A nice description of progressive enhancement by Norm, as applied at GDS.
If, like me, you’ve been using the “export to SVG” plugin for Fireworks and then opening up the resultant file to trim it down, Josh has got you covered: here’s a version of “export to SVG” that will result in much slimmer files.
Remember when I made that canvas sparkline script? Remember when Stuart grant my wish for an SVG version? Well, now Tom has gone one further and created a hosted version on sparksvg.me
Not a fan of sparklines? Bars and circles are also available.
Here’s something that Josh debuted at Smashing Conference: a script for responsive designs to adjust font-sizes based on a desired line-length.
Inevitably, it’s a jQuery plugin but I’m sure somebody could fork it to create a standalone version (hint, hint).
This is excellent! Scott, Wilto, and the gang at Filament Group have released the tools they use to help them craft performant responsive sites. Lots of excellent resources for conditional loading here.
Some sensible ideas about having a consistent CSS writing style.
This is an excellent idea from Jake: use a preprocessor to automatically spit out a stylesheet for older versions of IE that includes desktop styles (garnered from the declarations within media queries).
If you’re a dab hand with Ruby and you’d like to see this in SASS, you can help.
Paul has open-sourced his front-end style guide and put it up on Github. It’s a very handy starting point for making your own.
Scott has created a one-stop-shop for documenting browser bugs in mobile devices. Feel free to add to it.
A handy little script that attempts to check email inputs for misspelled domain names. I’m pretty sure it doesn’t need to be written as a jQuery pug-in, though: anyone want to fork it and create a non-jQuery version too?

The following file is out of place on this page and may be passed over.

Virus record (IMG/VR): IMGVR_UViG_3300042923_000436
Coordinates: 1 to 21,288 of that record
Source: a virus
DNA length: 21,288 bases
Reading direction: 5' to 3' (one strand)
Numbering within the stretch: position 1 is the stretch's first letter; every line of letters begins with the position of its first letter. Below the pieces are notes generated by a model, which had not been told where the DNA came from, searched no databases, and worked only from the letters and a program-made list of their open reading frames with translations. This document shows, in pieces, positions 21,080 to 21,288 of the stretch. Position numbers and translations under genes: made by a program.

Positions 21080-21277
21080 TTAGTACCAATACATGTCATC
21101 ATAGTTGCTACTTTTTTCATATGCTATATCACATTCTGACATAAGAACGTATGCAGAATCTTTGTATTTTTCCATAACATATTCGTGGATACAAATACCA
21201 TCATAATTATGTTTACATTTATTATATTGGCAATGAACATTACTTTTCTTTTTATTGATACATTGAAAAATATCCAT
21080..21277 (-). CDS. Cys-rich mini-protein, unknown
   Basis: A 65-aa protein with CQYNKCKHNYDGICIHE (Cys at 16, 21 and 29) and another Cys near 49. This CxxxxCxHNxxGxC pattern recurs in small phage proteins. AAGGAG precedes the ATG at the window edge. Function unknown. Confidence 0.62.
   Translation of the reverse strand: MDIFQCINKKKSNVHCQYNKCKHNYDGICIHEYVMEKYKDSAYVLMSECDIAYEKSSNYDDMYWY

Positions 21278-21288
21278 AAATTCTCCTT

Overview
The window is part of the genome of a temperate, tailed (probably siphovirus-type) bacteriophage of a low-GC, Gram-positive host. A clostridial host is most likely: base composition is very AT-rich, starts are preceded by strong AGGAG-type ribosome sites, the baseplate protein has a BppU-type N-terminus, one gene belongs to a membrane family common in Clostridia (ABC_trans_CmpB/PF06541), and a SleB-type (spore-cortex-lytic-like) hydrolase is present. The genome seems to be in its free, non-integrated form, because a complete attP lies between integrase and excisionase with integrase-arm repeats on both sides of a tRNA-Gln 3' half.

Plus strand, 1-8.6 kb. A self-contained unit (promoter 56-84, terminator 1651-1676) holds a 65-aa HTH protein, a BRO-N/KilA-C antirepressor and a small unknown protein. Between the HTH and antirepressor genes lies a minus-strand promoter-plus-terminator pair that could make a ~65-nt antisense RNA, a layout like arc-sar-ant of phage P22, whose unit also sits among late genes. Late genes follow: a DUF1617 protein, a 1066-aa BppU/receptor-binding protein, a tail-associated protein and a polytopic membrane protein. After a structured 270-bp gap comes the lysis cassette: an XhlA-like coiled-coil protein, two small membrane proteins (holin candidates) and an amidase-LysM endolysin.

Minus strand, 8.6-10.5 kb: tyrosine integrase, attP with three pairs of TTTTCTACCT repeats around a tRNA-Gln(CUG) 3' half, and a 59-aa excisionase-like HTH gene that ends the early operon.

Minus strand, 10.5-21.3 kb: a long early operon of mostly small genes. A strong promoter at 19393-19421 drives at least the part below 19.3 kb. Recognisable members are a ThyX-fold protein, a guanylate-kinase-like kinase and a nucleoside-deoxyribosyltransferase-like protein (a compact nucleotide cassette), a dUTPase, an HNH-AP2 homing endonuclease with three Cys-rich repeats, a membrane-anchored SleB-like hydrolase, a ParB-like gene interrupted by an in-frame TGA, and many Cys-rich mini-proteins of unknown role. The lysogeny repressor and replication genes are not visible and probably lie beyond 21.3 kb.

A script that attempts to detect connection speed (by requesting a test file three times in a row) in order to determine whether hi-res images should be requested or not.
A very clever and tricksy way to sync up multiple devices so that when you refresh a URL or follow a link on one, it happens on all of them. It uses OS X’s Internet Sharing feature combined with locally-hosted Node.js. It’s positively McGyverian!
I really like the thinking that’s gone into the design of Github, as shown in this presentation. It’s not really about responsive design as we commonly know it, but boy, is it a great deep dive into the importance of URLs and performance.
This Mac desktop GUI should go some way to making designers less fearful of getting stuck in with GitHub.
This dovetails nicely with my recent post about the spirit of distributed collaboration. Here’s a great little bit of near-history spelunking from Paul, all about styling new HTML5 elements in pesky older versions of Internet Explorer.
This code could be useful in determining a user’s bandwidth.
Some very smart ideas here for responsively enhancing image requests.